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Laser interaction with an ultra-thin pre-structured target is investigated with the help of both two-dimensional and three-dimensional particle-in-cell simulations. With the existence of a periodic structure on the target surface, the laser seems to penetrate through the target at its fundamental frequency even if the plasma density of the target is much higher than the laser’s relativistically critical density. The particle-in-cell simulations show that the transmitted laser energy behind the pre-structured target is increased by about two orders of magnitude compared to that behind the flat target. Theoretical analyses show that the transmitted energy behind the pre-structured target is actually re-emitted by electron ‘islands’ formed by the surface plasma waves on the target surfaces. In other words, the radiation with the fundamental frequency is actually ‘surface emission’ on the target rear surface. Besides the intensity of the component with the fundamental frequency, the intensity of the high-order harmonics behind the pre-structured target is also much enhanced compared to that behind the flat target. The enhancement of the high-order harmonics is also related to the surface plasma waves generated on the target surfaces.
The influence of heat treatment (homogenization) on the microstructure, mechanical behavior, and soft magnetic properties of a face-centered cubic (fcc)-based high-entropy alloy (HEA), Fe29Co28Ni29Cu7Ti7, fabricated by casting, was investigated in detail. The as-cast Fe29Co28Ni29Cu7Ti7 HEA was composed of a primary fcc phase containing coherent dispersed L12 nanoprecipitates and trace amounts of a needle-like phase. The tensile yield strength (σ0.2), ultimate strength, and total elongation of the as-cast alloy are 917 MPa, 1060 MPa, and 1.8%, respectively. Following homogenization, the alloy having a single fcc phase shows a decrease of ∼ 55% in yield strength and a decrease of ∼ 36% in ultimate strength; however, the total elongation is increased from 1.8 to 52%. Saturation magnetization (Msat) is decreased from 111.54 to 110.34 Am2/kg, by contrast, coercivity (Hc) is increased from 266.65 to 966.89 A/m. The dissolution of precipitates and grain growth are mainly responsible for the changes in magnetic properties and mechanical behavior.
The Murchison Widefield Array (MWA), located in Western Australia, is one of the low-frequency precursors of the international Square Kilometre Array (SKA) project. In addition to pursuing its own ambitious science programme, it is also a testbed for wide range of future SKA activities ranging from hardware, software to data analysis. The key science programmes for the MWA and SKA require very high dynamic ranges, which challenges calibration and imaging systems. Correct calibration of the instrument and accurate measurements of source flux densities and polarisations require precise characterisation of the telescope’s primary beam. Recent results from the MWA GaLactic Extragalactic All-sky Murchison Widefield Array (GLEAM) survey show that the previously implemented Average Embedded Element (AEE) model still leaves residual polarisations errors of up to 10–20% in Stokes Q. We present a new simulation-based Full Embedded Element (FEE) model which is the most rigorous realisation yet of the MWA’s primary beam model. It enables efficient calculation of the MWA beam response in arbitrary directions without necessity of spatial interpolation. In the new model, every dipole in the MWA tile (4 × 4 bow-tie dipoles) is simulated separately, taking into account all mutual coupling, ground screen, and soil effects, and therefore accounts for the different properties of the individual dipoles within a tile. We have applied the FEE beam model to GLEAM observations at 200–231 MHz and used false Stokes parameter leakage as a metric to compare the models. We have determined that the FEE model reduced the magnitude and declination-dependent behaviour of false polarisation in Stokes Q and V while retaining low levels of false polarisation in Stokes U.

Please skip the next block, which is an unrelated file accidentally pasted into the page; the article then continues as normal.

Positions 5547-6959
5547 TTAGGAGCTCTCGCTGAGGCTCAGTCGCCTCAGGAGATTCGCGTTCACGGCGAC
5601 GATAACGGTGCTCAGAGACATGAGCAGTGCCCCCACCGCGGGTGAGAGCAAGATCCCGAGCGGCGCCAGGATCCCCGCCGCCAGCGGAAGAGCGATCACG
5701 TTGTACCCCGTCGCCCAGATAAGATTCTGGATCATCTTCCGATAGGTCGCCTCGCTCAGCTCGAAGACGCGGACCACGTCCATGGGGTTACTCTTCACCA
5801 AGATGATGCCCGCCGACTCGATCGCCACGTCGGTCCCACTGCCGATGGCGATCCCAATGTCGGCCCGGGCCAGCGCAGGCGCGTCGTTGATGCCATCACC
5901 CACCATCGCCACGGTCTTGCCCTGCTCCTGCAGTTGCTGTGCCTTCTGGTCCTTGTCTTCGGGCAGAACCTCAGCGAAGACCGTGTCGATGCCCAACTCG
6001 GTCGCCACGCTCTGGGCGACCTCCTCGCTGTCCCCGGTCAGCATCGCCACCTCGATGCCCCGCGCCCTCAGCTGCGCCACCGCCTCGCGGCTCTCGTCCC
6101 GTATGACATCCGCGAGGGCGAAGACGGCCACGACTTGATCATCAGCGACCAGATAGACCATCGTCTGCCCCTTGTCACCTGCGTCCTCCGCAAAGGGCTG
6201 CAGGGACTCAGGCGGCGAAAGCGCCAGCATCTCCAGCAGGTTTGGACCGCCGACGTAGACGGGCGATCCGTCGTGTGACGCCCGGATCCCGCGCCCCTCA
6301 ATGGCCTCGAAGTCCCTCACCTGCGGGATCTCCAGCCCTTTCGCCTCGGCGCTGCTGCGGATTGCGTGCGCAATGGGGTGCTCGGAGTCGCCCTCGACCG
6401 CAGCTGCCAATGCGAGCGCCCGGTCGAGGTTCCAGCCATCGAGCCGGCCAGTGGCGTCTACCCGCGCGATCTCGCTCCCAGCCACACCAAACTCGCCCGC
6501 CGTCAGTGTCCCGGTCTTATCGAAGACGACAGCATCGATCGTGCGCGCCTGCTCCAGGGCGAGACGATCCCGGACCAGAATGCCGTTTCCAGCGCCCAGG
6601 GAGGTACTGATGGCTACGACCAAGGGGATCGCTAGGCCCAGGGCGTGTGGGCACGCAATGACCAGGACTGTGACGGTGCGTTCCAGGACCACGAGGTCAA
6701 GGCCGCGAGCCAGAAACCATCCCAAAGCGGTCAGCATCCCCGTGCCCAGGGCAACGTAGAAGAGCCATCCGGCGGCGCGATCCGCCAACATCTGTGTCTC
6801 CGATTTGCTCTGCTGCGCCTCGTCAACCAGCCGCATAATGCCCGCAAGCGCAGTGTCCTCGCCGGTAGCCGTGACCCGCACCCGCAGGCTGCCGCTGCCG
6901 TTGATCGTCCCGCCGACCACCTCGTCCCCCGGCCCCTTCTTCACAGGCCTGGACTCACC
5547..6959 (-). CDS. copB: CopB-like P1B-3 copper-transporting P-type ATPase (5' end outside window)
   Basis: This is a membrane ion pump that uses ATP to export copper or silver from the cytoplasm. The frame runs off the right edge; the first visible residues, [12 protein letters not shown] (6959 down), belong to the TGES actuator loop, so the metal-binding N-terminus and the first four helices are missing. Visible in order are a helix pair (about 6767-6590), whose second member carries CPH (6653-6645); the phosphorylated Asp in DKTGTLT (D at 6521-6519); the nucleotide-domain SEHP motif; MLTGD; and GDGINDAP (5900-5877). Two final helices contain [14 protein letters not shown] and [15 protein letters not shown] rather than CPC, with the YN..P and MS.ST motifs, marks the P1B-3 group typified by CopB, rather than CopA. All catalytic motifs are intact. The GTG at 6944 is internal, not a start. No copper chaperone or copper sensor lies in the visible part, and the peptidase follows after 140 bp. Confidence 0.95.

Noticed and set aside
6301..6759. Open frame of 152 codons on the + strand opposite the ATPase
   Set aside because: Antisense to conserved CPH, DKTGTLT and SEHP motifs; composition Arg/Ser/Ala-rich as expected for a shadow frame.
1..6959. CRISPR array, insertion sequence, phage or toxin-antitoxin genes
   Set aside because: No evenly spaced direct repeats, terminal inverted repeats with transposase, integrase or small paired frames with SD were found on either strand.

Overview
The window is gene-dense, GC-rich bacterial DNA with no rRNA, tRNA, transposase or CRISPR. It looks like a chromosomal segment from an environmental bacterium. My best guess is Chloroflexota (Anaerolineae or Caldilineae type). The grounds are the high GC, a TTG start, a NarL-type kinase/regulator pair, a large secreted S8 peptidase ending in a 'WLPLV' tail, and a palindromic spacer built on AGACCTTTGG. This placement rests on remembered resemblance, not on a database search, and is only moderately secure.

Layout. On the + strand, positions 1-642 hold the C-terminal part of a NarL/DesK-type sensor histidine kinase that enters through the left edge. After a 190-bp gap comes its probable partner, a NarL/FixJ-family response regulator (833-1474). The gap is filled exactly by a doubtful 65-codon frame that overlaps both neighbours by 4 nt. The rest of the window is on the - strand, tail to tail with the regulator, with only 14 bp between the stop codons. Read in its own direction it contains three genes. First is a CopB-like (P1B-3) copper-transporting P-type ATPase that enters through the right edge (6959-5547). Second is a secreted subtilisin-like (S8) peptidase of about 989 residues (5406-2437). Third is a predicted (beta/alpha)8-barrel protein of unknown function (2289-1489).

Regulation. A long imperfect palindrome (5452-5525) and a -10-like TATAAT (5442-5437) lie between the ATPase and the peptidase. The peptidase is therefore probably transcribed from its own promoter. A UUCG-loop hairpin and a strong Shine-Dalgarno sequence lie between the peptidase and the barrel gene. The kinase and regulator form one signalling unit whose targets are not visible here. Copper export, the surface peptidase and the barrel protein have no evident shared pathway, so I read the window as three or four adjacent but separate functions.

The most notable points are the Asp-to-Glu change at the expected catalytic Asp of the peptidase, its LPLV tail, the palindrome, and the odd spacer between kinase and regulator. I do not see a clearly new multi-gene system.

The current generation of experiments aiming to detect the neutral hydrogen signal from the Epoch of Reionisation (EoR) is likely to be limited by systematic effects associated with removing foreground sources from target fields. In this paper, we develop a model for the compact foreground sources in one of the target fields of the MWA’s EoR key science experiment: the ‘EoR1’ field. The model is based on both the MWA’s GLEAM survey and GMRT 150 MHz data from the TGSS survey, the latter providing higher angular resolution and better astrometric accuracy for compact sources than is available from the MWA alone. The model contains 5 049 sources, some of which have complicated morphology in MWA data, Fornax A being the most complex. The higher resolution data show that 13% of sources that appear point-like to the MWA have complicated morphology such as double and quad structure, with a typical separation of 33 arcsec. We derive an analytic expression for the error introduced into the EoR two-dimensional power spectrum due to peeling close double sources as single point sources and show that for the measured source properties, the error in the power spectrum is confined to high k⊥ modes that do not affect the overall result for the large-scale cosmological signal of interest. The brightest 10 mis-modelled sources in the field contribute 90% of the power bias in the data, suggesting that it is most critical to improve the models of the brightest sources. With this hybrid model, we reprocess data from the EoR1 field and show a maximum of 8% improved calibration accuracy and a factor of two reduction in residual power in k-space from peeling these sources. Implications for future EoR experiments including the SKA are discussed in relation to the improvements obtained.